Last Exit To Happyland
By James Calemine
Last Exit To Happyland counts as Gurf Morlix’s fifth studio album. Morlix contends as a longtime musician in the Austin, Texas music scene. In one way or another Morlix has worked with Lucinda Williams, Mary Gauthier, Warren Zevon, Jim Lauderdale, Robert Earl Keen, Buddy Miller and a slew of others. Musical guests on Last Exit To Happyland include Ruthie Foster, Patty Griffin and Barbara K.
“One More Second” opens the CD with a sandburn rocker complete with bayou slide and a hard-edged perspective of a modern day survivor of a gun fight. “Walkin’ To New Orleans” operates on an electric waltz during a jazz funeral that evokes Tom Waits. The sound on this record seems cut from the same cloth as The Band’s first three albums—a sparse, emotive sound.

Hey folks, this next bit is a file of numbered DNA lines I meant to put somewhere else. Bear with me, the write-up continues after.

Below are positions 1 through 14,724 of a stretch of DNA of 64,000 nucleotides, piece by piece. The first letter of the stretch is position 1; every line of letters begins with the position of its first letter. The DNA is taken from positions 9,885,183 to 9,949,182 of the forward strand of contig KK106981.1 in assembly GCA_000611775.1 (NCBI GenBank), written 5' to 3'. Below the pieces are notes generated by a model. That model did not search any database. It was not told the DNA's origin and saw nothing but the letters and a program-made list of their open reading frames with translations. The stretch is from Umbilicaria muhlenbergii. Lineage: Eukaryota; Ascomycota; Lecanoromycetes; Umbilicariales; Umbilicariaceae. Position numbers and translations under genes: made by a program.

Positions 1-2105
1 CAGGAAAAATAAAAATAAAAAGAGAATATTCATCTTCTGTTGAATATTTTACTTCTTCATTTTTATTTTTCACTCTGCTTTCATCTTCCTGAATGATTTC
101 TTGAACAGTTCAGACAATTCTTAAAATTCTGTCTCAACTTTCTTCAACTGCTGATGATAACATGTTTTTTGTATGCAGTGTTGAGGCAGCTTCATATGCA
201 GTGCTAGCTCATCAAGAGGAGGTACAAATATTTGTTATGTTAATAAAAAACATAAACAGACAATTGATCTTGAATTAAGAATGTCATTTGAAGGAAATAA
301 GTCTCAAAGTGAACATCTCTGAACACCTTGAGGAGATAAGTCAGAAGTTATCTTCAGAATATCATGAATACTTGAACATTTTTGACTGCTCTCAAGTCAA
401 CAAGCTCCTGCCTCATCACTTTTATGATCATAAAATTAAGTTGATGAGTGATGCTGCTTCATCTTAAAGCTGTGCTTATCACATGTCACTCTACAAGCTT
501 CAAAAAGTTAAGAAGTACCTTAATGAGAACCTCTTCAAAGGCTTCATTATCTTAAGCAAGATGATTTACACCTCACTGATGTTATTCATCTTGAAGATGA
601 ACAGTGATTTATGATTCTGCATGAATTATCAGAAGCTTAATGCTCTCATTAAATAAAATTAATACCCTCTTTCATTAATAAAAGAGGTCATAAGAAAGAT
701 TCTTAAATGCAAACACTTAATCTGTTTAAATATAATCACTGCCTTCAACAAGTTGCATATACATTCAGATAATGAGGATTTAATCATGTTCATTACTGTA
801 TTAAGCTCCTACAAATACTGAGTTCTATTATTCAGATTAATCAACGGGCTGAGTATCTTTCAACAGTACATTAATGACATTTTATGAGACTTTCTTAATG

“Crossroads” flows like some fever dream on the way to the last fair deal gone down, but the lines “I know some people who sold their soul to the devil/and they don’t sound like Robert Johnson” cuts like a knife. “She’s A River” contends as the strongest song on the CD. This song epitomizes why Morlix’s music resonates on a level anyone can understand. Also, Patty Griffin’s back-up vocals only add to the song’s melancholy, which lingers in the memory.
Morlix’s eerie guitar tone and Ruthie Foster’s haunting voice gives the song “Drums For New Orleans” a serious spook…a stone-cold classic. “Music You Mighta Made” serves as a tribute to Blaze Foley. “I Got Nothin’” emits a warm, lovely sound that resembles the recording of Daniel Lanois. “The fuse was lit, I was out on the hard road” tells the tale of a weary traveler on some dangerous midnight run in “Hard Road”. Morlix’s guitar tone carries these songs with a gritty drive, and cool under-played lazy riffs.
“End of the Line”—a barroom rocker—proves worth hearing for Morlix’s guitar tone. The final track, a tribute to Austin musician and ex-Stones pianist Ian McLagan’s wife Kim, “Voice of Midnight” verifies Morlix’s music always contains grains of profound sadness. Last Exit To Happyland proves a collection of torch songs by a master craftsman.